Neurological disorders (NDs) are usually due to structural and/or functional losses of neurons and eventually neuronal death [1
]. Literally, hundreds of neurological/neurodegenerative diseases have been identified, but some like Alzheimer’s disease (AD) and Parkinson’s disease (PD) are very well known and have devastating impacts in modern society. NDs tend to share some characteristics such as memory loss and the aggregation of abnormal proteins [2
]. Neuronal death is the main characteristic of major NDs, and apoptosis is considered a possible mechanism of neuronal death in the majority of NDs [3
]. Furthermore, abnormal or excessive neuron apoptosis eventually lead to a number of incurable diseases including AD, PD, Huntington’s disease (HD), and stroke [4
]. The genes that crucially contribute to AD (β-amyloid precursor protein (APP), and presenilin-1 and -2) have been demonstrated to regulate apoptosis, which intimates dysregulation of apoptosis plays a notable role in triggering the neuronal loss in AD [6
Caspases are the main executioners of apoptosis and are usually proteolytic in nature [7
]. Caspases constitute a distinctive set of proteases (cysteine aspartate-specific) with the specific substrate and biological functions [8
]. They are categorized as ‘inflammatory’ or ‘apoptotic’ on the basis of their functions and pro-domain structures and may further be categorized as initiator (caspase 2, 8, 9, and 10) or effector caspases (caspase 3, 6, and caspase 7) [10
]. Caspases have been identified in the brains of AD patients, and caspases 1, 2, 3, 5, 6, 7, 8 and 9 have all been reported to be transcriptionally up-regulated in AD [12
]. Several studies, including neuropathologic and clinical imaging observations, indicate that stimulated microglia (the monocyte-derived macrophage-like resident immune cells of the central nervous system) are primarily responsible for the pathogeneses of a number of NDs, including AD, PD, and multiple sclerosis [13
]. Activated microglia release neurotoxic pro-inflammatory factors [16
], and accumulated evidence indicates caspases (especially, caspase 3/7 and caspase 8) are key regulators of microglial activation [14
]. Furthermore, neuroinflammation in the brains of AD and PD patients is attributed to the presence of activated microglia [15
]. Thus, it has been suggested the identification of potent caspase inhibitors might prove to be a potent strategy for identifying neuroprotective agents for the treatment of several NDs [18
Caspase 8 is involved in apoptosis and cytokine processing. The latter represents an initial step of the apoptotic cascade, which initiates proteolytic stimulation of downstream caspases and proceeds to apoptosis [20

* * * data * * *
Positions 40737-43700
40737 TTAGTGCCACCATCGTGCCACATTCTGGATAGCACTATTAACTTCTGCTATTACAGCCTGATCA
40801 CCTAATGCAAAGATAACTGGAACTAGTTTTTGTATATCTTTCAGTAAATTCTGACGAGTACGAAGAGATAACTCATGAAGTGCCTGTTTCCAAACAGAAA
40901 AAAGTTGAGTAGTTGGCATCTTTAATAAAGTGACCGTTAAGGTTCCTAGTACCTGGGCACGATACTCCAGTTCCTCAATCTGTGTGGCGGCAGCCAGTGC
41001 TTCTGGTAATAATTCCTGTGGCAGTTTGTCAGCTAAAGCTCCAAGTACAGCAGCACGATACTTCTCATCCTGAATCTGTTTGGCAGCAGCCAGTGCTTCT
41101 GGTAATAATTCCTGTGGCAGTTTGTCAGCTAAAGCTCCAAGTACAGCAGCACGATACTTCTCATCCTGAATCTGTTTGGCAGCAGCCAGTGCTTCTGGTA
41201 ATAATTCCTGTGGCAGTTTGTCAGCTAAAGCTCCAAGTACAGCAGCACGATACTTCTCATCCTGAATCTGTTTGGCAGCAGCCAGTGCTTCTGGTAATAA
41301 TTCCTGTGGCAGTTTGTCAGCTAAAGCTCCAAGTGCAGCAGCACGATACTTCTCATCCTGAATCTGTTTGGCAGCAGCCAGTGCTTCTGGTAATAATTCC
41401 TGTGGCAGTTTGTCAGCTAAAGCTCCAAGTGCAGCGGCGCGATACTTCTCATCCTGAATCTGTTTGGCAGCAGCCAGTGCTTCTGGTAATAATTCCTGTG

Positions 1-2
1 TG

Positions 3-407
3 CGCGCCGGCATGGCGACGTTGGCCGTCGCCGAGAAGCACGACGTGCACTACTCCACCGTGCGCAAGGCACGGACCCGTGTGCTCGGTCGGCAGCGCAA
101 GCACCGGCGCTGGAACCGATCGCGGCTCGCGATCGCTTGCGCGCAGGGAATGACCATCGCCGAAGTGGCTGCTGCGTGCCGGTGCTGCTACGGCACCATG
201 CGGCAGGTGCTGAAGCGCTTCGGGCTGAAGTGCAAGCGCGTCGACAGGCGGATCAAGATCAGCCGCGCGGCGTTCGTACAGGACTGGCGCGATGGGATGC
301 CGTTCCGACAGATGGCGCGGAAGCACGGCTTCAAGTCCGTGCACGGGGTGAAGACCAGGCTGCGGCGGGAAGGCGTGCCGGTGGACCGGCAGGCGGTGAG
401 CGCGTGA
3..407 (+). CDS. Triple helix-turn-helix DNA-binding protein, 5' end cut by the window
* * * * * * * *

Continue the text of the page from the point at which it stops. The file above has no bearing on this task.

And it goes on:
]. Activated caspase 8 has been detected in the AD brain, and its activation has been posited to be due to the stimulation of receptors in the ‘death-receptor pathway’ [21
]. Furthermore, the stimulation of caspase 8 in activated microglia prevents their committing to necroptosis. Consequently, the identification of effective caspase 8 inhibitors might protect neurons by selectively killing or blocking the activities of activated microglia [22
Activated caspase 8 has been detected within insoluble elements in HD brains [24
], and reported to be significantly up-regulated in cerebrospinal fluid in amyotrophic lateral sclerosis (ALS) [25
]. In addition, activated caspase 8 levels are significantly elevated in patients suffering from Dentatorubralpallidoluysian atrophy (DRPLA), a rare ND with a genetic pathology of polyglutamine (CAG) repeats [23
]. In this study, we applied state of art in silico approaches, that is, pharmacophore modeling, virtual screening, molecular dynamics, molecular docking simulations, and MM-PBSA analysis in an attempt to discover potential caspase 8 inhibitors.
Common feature-based pharmacophore modelling and structure-based docking study were applied to identify novel caspase 8 inhibitors. A pharmacophore model (Hypo-1) was developed and validated and used as a filtering tool to screen the ZINC database. After a series of screenings followed by visual inspection and molecular docking of selected compounds, the two most potent compounds were subjected to molecular docking with caspase 8 at different time intervals (0 ns, 5 ns, 10 ns, 15 ns, and 20 ns) to obtain deeper insight of their binding efficacies.
The binding free energies of these two compounds were comparable or better than those of previously described caspase 8 inhibitors and satisfied most drug candidate criteria. Using a combination of pharmacophore modeling, virtual screening, molecular docking, and finally molecular dynamics simulations of these two proteins at different time intervals and their binding affinities, we conclude that ZINC19370490 and ZINC04534268 be viewed as potential lead compounds.